Earlier this week, a report citing “terabytes of leaked content” was released by cybersecurity firm DirectDefense. In this report, the firm lambasted Carbon Black (a well-respected endpoint security provider) for purportedly making vast amounts of user data publicly visible on an automated basis. Using language like “Welcome to the world’s largest pay-for-play data exfiltration botnet,” DirectDefense claims that all Carbon Black customers are at risk of massive data breaches.
The story quickly reached the media — as is typically the case when the words “terabytes of data” are thrown around — and spread through infosec circles rapidly. There was only one issue, however:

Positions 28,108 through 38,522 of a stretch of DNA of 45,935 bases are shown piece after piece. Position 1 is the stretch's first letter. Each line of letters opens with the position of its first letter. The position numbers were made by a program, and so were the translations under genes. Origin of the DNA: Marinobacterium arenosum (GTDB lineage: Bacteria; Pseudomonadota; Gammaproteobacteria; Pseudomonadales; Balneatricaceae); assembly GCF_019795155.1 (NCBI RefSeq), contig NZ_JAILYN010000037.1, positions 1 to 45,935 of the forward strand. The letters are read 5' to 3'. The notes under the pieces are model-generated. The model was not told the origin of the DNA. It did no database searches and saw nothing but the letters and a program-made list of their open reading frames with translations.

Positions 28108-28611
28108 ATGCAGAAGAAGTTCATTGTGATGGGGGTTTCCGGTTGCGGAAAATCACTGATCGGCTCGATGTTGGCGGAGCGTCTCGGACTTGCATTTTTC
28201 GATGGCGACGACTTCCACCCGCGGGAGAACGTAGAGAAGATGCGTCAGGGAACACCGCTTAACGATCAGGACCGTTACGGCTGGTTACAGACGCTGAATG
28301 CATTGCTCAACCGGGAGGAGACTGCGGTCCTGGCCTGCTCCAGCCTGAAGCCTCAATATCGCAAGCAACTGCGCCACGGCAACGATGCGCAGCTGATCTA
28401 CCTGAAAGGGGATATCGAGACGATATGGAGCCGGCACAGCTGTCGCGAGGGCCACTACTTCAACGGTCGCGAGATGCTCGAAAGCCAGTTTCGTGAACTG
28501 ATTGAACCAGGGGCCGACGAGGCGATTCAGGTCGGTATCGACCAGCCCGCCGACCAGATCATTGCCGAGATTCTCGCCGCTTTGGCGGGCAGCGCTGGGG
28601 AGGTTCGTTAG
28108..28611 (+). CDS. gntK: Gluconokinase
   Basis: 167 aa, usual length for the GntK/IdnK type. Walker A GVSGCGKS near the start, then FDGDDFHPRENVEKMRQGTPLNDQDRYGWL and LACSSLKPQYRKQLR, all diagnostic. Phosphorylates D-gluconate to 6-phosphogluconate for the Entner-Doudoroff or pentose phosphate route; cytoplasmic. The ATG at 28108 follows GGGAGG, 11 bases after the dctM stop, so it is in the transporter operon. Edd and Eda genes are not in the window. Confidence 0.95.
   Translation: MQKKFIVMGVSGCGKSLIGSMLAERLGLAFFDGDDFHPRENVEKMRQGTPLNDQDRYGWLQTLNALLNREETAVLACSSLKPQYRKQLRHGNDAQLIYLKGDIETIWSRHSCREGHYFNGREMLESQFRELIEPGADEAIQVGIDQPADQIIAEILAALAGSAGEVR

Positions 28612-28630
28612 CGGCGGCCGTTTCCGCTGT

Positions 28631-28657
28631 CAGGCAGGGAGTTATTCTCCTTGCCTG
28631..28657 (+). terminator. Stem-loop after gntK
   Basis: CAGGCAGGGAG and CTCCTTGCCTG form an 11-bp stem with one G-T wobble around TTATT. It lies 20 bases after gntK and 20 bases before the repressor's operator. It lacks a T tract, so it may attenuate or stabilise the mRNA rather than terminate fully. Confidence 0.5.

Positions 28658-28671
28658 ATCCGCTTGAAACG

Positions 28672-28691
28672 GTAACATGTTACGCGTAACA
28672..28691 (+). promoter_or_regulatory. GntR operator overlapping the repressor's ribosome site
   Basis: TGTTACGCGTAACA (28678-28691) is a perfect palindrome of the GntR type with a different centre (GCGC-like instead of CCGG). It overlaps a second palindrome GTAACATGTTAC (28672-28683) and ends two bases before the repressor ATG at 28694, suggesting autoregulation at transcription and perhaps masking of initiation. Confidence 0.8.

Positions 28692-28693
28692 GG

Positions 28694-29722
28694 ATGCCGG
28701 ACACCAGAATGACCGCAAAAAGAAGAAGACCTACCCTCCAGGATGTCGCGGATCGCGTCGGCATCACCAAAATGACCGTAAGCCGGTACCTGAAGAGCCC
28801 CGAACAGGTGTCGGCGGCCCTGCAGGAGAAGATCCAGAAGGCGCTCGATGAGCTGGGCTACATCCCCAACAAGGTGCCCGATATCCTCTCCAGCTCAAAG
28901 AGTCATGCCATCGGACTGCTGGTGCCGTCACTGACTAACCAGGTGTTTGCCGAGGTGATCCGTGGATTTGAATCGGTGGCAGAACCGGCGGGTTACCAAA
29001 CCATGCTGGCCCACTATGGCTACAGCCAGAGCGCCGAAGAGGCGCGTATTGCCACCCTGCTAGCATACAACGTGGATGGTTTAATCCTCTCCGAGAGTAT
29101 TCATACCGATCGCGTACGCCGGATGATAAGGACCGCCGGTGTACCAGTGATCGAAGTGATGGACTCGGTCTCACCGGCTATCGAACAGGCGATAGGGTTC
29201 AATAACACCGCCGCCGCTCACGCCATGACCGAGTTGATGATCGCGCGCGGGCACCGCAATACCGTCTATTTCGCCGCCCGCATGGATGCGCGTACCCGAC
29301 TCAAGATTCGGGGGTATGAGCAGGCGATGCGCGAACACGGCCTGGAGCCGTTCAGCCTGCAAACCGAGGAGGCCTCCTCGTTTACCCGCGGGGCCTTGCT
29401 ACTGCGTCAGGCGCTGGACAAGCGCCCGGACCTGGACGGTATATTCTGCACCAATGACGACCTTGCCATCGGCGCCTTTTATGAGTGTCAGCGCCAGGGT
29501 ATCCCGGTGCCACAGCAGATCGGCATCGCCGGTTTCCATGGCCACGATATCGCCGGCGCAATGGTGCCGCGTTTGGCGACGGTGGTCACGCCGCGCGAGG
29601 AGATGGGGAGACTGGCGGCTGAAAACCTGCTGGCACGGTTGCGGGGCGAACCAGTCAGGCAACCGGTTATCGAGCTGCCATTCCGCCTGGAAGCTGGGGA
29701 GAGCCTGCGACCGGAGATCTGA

Every single file contained in the “leak” was uploaded due to an optional, off-by-default setting enabled by the “victim” users.
If you’re well-versed in concepts like base64-encoding, code obfuscation, and malware detection, you’re free to skip down to the good part (literally the section title “The Good Part”). The short version is: You can perform searches for plaintext strings encoded in base64. I’m personally very excited about this.
For the less-experienced, or the more avid readers of the previous category, please read on.